Waukesha County boy forms unlikely friendship with NCAA tournament team

NOW: Waukesha County boy forms unlikely friendship with NCAA tournament team

WAUKESHA COUNTY, Wis. (CBS 58) -- Maybe it's harder for some Wisconsin sports fans to get excited about the NCAA Tournament this year. After all, the Badgers, Golden Eagles nor UWM Panthers will compete in March Madness.

But not for 11-year-old Bobby Horner. 

The student at Maple Avenue Elementary in Sussex is rooting hard for a 10-seed out of the northeast: The Providence College Friars. 

Horner formed an unlikely friendship with Friars head coach Ed Cooley back in 2016, when the Horner family went to watch the Marquette-Providence match-up at the Bradley Center. 

"That year Marquette beat Providence, and my son was pretty distraught," said Bobby's father, Bob Horner. 

Cooley noticed the upset young fan behind the Providence bench, and went over to console him. 

"Coach Cooley came up to me and said someday, if I get good grades, maybe someday I could play for him," said Bobby. 

Bobby's father Bob Horner stayed in touch with Coach Cooley over the next few years.Then when the Friars returned to the Bradley Center, Cooley had a surprise in store for the young fan he calls his "good luck charm."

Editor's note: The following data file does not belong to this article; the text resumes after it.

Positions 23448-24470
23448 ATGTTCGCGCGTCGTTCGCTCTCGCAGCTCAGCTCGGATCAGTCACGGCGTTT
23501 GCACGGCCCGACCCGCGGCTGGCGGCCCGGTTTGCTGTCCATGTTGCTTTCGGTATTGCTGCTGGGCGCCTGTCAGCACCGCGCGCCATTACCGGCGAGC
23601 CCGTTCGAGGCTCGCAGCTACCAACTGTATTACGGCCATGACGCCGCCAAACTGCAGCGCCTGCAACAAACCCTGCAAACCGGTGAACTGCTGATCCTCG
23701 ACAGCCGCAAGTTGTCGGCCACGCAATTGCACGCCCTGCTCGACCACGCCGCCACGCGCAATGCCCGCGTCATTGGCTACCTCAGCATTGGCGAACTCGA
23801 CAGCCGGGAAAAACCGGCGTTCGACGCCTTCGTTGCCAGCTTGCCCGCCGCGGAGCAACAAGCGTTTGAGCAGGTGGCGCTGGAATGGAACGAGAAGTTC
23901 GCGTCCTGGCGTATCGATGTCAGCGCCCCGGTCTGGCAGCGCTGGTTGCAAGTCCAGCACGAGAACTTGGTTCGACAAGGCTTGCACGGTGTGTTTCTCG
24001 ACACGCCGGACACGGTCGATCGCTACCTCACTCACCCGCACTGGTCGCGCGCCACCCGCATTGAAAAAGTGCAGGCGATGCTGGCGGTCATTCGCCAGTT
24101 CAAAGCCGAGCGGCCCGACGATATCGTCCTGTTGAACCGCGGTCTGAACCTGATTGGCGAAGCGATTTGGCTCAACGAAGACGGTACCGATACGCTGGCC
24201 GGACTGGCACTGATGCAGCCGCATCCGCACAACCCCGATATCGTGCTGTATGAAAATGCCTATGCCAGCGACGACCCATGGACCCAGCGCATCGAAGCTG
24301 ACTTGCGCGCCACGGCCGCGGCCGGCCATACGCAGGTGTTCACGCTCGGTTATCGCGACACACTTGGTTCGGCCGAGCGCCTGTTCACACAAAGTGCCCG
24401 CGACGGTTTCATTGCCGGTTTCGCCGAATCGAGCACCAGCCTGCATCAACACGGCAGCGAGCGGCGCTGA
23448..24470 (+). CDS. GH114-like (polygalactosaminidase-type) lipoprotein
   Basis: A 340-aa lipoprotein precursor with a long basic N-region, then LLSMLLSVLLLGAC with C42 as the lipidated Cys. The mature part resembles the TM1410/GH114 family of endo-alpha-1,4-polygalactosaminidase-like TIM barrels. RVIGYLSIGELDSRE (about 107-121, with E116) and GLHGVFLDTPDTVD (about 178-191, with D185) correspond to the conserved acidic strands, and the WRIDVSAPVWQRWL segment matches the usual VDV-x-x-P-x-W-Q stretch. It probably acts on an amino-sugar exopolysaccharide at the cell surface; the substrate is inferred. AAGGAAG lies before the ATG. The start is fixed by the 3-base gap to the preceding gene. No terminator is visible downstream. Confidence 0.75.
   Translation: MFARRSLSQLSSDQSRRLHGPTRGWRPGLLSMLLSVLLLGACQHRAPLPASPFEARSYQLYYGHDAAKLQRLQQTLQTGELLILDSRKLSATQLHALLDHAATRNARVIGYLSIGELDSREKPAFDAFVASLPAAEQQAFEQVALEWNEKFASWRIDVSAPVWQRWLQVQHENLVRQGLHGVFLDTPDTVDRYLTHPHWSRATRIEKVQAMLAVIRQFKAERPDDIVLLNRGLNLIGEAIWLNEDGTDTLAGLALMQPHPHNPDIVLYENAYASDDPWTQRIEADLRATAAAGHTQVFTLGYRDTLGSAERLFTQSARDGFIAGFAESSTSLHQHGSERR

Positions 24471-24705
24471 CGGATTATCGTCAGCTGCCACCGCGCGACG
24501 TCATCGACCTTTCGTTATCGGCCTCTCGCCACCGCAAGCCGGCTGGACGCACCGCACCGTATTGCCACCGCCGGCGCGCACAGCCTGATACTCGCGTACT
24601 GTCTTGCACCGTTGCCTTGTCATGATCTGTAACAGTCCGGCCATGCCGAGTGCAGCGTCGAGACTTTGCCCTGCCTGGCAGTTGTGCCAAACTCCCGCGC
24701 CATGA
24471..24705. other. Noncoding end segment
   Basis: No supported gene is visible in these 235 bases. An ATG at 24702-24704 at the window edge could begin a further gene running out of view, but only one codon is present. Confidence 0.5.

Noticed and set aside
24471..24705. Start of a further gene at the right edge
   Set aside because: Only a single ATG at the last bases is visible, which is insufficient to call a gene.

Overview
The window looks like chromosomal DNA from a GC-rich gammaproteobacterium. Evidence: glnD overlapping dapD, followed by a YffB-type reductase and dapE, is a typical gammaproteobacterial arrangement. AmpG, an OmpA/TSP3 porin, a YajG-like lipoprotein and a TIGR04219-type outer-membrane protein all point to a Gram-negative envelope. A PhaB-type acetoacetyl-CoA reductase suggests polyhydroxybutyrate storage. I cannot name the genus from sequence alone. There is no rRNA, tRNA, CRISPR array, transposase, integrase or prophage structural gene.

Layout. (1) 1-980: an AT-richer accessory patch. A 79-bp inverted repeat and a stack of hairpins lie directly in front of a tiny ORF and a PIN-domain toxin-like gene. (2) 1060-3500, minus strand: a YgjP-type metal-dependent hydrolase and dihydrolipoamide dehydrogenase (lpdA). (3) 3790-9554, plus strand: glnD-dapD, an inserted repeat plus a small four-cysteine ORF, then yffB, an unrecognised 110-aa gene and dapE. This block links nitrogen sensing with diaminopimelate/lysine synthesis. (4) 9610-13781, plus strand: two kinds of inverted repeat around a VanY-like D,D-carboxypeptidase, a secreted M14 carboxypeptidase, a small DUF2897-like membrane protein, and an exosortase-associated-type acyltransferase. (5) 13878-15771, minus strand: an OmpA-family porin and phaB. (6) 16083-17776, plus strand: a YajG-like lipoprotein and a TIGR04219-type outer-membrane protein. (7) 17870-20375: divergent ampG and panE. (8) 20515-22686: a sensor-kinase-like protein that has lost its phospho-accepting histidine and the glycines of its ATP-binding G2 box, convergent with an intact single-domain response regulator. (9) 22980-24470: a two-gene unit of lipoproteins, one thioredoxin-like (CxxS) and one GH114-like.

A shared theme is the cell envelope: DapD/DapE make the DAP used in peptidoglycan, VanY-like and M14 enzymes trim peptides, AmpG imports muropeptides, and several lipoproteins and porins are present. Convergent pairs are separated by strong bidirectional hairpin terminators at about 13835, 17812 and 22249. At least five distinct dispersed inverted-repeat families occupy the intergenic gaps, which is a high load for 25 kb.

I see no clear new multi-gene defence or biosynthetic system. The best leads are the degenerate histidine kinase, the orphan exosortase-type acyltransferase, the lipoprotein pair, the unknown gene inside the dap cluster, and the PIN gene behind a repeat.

"Providence won, and then when I was waiting over by the fence area to shake their hands," said Bobby. "They told me to come back to the locker room with them. It was cool, they were just celebrating." 

During his postgame speech, Cooley brought Bobby to the front of the room.

"He was the only one there with a Providence shirt on," Cooley said. 

Coach Cooley even gave Bobby a handwritten note. It says "all dreams come true, just believe."

And Bobby does believe. 

The Friars are a 10-seed taking on 7th-seeded Texas A&M on Friday. Bobby says he believes because the Friars beat Xavier and Villanova this year, they can make it deep in the tournament. 

Or at least they better, because Bobby doesn't take losses very well.

"I get really scared, and then my stomach starts hurting," he said. "But the fun part is that I get to stay up late to watch the games."

Win or lose, Bobby says he's going to keep practicing hoops. He's hoping one day, he can play for his favorite coach, instead of watching the team from the sidelines.

Bobby's dad thinks he can do it, too. 

"That would be the fairy tale ending," he said. 

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